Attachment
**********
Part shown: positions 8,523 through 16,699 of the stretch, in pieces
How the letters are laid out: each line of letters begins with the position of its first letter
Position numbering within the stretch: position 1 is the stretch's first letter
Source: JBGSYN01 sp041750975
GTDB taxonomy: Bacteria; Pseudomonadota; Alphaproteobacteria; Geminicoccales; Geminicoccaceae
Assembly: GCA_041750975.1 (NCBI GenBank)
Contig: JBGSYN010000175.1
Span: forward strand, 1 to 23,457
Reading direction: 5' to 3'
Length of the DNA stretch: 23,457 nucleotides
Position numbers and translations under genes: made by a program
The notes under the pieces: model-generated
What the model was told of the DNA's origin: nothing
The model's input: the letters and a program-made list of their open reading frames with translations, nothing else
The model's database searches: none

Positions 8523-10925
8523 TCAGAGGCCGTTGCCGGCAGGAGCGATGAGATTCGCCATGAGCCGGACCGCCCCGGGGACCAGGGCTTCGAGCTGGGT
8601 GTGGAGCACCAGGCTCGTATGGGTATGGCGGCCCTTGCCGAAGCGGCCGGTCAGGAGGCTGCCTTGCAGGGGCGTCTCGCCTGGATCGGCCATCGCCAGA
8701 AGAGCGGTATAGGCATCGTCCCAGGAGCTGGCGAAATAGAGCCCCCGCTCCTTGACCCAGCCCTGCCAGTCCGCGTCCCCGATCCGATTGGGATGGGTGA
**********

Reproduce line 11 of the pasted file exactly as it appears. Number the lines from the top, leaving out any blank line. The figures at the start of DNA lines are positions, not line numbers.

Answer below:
Position numbers and translations under genes: made by a program